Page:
“Our three biggest competitors [are] Apple, Google, Amazon,” Vogel said. (All three companies offer competing ways for users to stream music.) “If you’re going up against those three, you better do something that’s better, and not just a little bit better, but materially better. You need to give people a reason to come to your service when the default service is going to be the easier option, all things being equal.”
Spotify, for example, recently launched a feature that allows users to see the lyrics to the songs they’re listening to. But before it was rolled out, Spotify studied in which geographic markets it made the most sense to launch because “what goes in North America and Europe can be different from Latin America and the rest of the world.”
Vogel said the lyrics feature was tested “in multiple markets around the world to find out how important to users it was.” Questions the company asked: Did it boost engagement? Did factors like geography or a listener’s age influence who used it? “We did all of that testing for years before we said, ‘Okay, it’s worth us to roll it out globally.’”
Open up new lines of business with acquisitions
Spotify’s foray into podcasting with its purchases of Gimlet and Anchor “was a bit risky at the time” but is now paying off, given that “there’s been so little innovation in podcasting,” Vogel said.
“Podcasting was this business that, for 20 years, didn’t change,” said Vogel, “a simple RSS feed.” But Spotify thinks it can provide tailored recommendations — just as it does with its music service — to promote engagement and make podcasting “an even better experience.” In addition, its advertising component of the podcasting business is “helping the margins grow over time.”
Other acquisitions by Spotify include Findaway, a digital audiobook distributor, as well as Greenroom, a live chat audio app similar to Clubhouse — all of which “leads to user growth, better engagement, more time spent, higher lifetime value, and that’s sort of how we think about the business," Vogel said.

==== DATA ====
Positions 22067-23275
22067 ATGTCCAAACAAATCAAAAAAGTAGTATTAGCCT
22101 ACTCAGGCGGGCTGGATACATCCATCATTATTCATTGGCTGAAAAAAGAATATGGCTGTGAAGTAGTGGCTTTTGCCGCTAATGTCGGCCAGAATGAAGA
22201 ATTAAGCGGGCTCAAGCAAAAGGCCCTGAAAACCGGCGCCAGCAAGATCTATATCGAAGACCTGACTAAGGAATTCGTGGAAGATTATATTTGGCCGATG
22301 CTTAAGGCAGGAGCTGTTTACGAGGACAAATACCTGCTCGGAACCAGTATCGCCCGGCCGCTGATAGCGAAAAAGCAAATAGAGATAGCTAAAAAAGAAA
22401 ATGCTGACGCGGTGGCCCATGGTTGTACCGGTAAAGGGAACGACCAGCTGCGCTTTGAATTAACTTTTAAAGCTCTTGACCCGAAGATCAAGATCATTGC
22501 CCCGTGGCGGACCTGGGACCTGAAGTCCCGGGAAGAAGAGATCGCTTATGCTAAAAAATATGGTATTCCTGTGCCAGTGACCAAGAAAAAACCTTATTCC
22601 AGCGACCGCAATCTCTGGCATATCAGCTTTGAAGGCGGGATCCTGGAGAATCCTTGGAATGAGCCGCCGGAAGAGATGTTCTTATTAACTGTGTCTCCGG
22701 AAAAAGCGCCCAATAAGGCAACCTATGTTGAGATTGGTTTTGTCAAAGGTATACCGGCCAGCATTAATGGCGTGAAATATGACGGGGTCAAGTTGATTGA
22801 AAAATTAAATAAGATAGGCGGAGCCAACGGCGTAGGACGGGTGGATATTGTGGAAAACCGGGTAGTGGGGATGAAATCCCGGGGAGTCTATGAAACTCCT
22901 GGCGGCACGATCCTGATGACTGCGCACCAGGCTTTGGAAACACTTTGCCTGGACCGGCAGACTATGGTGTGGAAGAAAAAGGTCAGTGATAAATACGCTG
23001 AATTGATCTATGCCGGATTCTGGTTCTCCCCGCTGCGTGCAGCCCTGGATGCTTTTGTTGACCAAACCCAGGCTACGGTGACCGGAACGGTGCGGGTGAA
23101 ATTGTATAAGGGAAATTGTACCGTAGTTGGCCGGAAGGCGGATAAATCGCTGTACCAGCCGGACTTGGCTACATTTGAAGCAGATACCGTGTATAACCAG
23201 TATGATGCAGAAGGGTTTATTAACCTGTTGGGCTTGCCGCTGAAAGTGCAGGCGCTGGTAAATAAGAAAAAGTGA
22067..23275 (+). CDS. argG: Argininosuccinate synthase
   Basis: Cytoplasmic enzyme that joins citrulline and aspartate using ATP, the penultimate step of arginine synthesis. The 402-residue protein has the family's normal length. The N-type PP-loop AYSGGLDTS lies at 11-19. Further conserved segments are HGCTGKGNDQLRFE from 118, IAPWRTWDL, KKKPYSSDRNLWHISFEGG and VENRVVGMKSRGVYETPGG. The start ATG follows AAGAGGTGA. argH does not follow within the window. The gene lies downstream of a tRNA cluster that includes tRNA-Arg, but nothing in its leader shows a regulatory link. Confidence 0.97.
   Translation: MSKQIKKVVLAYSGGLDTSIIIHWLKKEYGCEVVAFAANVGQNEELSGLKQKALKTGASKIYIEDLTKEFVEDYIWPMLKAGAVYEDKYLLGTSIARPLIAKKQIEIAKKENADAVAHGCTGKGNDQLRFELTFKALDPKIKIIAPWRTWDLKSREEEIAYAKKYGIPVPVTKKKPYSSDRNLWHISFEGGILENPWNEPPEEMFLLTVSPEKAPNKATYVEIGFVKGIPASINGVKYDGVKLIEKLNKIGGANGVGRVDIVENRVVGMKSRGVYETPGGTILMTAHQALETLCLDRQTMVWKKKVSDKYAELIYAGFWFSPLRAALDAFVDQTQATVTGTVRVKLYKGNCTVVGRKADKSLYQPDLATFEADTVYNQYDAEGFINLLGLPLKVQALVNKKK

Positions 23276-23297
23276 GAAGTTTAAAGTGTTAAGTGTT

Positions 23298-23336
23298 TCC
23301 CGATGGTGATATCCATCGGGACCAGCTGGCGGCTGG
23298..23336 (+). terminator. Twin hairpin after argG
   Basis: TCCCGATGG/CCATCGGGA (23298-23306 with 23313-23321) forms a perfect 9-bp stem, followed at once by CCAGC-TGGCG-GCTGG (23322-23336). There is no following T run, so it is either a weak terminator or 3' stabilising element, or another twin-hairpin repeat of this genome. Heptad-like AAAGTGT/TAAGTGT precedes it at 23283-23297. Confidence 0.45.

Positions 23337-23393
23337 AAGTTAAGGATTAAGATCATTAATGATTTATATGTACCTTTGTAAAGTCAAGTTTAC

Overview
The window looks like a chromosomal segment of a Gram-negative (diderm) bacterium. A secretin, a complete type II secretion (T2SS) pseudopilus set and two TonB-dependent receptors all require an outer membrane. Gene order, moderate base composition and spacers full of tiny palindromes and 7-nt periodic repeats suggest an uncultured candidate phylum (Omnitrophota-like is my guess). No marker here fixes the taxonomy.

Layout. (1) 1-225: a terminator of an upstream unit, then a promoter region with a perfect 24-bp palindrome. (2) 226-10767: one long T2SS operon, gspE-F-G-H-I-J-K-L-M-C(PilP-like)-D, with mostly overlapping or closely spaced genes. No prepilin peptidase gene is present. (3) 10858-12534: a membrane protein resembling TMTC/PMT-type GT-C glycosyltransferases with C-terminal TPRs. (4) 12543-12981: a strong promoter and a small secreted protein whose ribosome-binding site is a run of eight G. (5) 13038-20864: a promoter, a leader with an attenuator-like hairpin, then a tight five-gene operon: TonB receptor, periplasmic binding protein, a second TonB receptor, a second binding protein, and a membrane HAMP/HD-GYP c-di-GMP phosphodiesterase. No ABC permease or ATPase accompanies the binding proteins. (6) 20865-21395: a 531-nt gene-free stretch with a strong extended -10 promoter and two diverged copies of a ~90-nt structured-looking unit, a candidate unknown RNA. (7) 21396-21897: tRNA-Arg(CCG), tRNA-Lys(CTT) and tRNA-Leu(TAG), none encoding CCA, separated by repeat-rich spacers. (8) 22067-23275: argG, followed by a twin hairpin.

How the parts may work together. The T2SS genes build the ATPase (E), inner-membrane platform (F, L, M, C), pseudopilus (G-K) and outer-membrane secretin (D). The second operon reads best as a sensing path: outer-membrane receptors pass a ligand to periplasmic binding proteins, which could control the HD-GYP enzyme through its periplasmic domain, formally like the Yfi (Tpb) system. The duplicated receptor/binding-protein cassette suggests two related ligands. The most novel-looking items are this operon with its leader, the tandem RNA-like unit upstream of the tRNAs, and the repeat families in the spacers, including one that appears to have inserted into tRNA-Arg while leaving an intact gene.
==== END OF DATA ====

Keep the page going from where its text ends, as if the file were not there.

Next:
Don’t use old paradigms to define new business models
Vogel said that a mistake he’s seen people make in the media space is using old paradigms to understand where businesses and markets are heading.
“When Netflix was growing, people used to say, ‘Well, how big can this company be?’” Vogel said.
Netflix, which had “never existed before,” was often compared to HBO, which turned out to be an inaccurate comparison, Vogel said. Recent estimates show that HBO Max and HBO combined have more than 40 million subscribers whereas Netflix has more than 200 million subscribers.
Spotify’s own subscriber figures continue to climb.
“We've grown from 100 million users to almost 400 million users over a six-year period of time,” Vogel said. “We look at all the trends, and we try and understand how big these things could go.” Noting continued growth in the smartphone market, Vogel said it was reasonable to assume that streaming will continue to grow as well. “The opportunity is limitless,” he said. “It’s limited literally to imagination and how big you think it could be.”